Evening Soundtrack

We walked out of The Local, an Irish Pub in downtown Minneapolis, and onto the nearly empty street. Like any city late at night, there were a few groups of people coming and going to other restaurants and bars, a few drifters enjoying the cool end-of-summer night, and a few loiters passing time and tittering. And like in any other city, there were street musicians providing us with an end- of-week soundtrack.

Go to any big city – Philly, New York, LA, even Minneapolis – and wander the streets or descend into the subway labyrinth and you’ll find musicians jamming out with their saxophones, guitars, and trumpets. They play covers and originals. They open their instrument cases, exposing the dull, red, velvet interiors, hoping passersby toss in a few coins or dollars. The music is good; the musicians are experienced and you find yourself tapping your feet to their beat.

This night was different. Walking down Nicollet, we passed a middle-aged man who pressed a trumpet to his lips. He peered down from under the brim of his fedora and played the notes in the book that sat on his shiny, metal stand. If I could have seen the title of the book it probably would have read Trumpet for Beginners or Playing Trumpet: Lesson One.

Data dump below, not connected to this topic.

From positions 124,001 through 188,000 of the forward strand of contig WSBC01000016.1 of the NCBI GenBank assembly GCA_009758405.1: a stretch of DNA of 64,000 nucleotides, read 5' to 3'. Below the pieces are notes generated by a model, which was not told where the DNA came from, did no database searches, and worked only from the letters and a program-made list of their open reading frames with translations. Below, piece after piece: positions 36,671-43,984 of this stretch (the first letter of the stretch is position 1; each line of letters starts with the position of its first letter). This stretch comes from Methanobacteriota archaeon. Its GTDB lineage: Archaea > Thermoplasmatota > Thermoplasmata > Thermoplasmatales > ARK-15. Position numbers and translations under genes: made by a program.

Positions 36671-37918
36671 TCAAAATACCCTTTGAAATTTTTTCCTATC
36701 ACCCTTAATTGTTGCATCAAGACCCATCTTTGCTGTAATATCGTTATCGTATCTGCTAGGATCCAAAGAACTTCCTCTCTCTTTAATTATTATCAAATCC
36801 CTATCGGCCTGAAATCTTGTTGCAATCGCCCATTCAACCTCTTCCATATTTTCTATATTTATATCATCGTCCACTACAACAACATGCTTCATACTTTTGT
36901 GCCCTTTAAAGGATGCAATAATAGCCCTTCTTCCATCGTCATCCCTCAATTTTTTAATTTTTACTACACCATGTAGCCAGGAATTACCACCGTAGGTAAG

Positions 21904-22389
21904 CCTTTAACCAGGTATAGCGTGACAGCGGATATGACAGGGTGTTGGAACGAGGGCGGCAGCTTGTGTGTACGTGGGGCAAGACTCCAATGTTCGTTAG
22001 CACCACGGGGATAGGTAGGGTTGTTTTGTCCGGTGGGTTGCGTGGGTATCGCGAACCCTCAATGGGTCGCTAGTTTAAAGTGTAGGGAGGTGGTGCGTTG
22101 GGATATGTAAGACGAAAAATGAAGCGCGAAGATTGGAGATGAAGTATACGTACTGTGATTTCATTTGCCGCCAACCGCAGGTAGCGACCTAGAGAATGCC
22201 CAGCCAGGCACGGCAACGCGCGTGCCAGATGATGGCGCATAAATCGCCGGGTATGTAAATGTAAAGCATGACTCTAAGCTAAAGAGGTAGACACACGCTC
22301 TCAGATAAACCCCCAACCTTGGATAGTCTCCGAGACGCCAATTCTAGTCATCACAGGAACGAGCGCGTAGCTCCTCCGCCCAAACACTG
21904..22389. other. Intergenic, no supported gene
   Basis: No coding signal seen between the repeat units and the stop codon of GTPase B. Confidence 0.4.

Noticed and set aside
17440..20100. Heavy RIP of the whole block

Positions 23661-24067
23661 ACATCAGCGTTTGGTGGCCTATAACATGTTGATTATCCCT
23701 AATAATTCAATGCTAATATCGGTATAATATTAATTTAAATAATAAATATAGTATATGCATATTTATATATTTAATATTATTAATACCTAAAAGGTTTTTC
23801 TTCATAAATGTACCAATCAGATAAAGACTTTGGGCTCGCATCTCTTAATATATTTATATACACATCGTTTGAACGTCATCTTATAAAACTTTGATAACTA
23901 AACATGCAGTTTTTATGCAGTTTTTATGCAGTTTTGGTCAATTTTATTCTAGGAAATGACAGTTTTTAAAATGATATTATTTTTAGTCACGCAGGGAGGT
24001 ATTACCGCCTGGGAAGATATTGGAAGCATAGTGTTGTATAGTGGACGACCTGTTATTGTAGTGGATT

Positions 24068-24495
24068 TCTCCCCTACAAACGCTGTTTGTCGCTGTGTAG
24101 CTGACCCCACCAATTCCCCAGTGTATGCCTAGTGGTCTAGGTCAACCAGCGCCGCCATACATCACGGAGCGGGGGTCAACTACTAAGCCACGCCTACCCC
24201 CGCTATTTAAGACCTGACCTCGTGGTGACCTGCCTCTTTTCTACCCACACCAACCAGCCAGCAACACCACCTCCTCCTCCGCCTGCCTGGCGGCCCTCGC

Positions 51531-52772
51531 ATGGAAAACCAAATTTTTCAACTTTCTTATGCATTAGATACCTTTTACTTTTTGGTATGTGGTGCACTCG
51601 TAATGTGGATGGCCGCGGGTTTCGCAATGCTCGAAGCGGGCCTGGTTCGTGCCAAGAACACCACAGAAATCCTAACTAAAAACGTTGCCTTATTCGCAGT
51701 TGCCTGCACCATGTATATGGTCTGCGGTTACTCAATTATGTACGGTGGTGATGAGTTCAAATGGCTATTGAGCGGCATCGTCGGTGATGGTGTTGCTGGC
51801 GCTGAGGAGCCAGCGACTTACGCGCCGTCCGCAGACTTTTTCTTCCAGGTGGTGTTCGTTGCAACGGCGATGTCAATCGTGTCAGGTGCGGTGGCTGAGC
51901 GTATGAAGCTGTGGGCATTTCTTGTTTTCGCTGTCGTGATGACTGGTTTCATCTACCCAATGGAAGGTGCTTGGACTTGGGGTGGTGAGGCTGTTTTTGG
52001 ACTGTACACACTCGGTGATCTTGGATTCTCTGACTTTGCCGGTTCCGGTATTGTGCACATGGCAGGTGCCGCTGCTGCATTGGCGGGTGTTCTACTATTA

He played a single note, his forefinger firmly holding down the first valve. The tone skipped and chirped. His notes were sometimes loud and sometimes soft. Sometimes elongated and sometimes staccato.

At first I laughed at the simplicity, but quickly I recognized and appreciated the courage – guts – it took for this man to learn trumpet, not at home or in a class, but on the street for all to hear. His playing was simple, amateur, and heartfelt. I don’t know his story. He may have been hungry. He may have been homeless. He may have gotten kicked out of his house for learning the trumpet. He was brave. He was passionate. Maybe the next time I see him his case will be filled so much that he won’t be able to close it. Maybe it will be so full that he’ll have to carry the case in his right hand and the trumpet in his left hand. Maybe.

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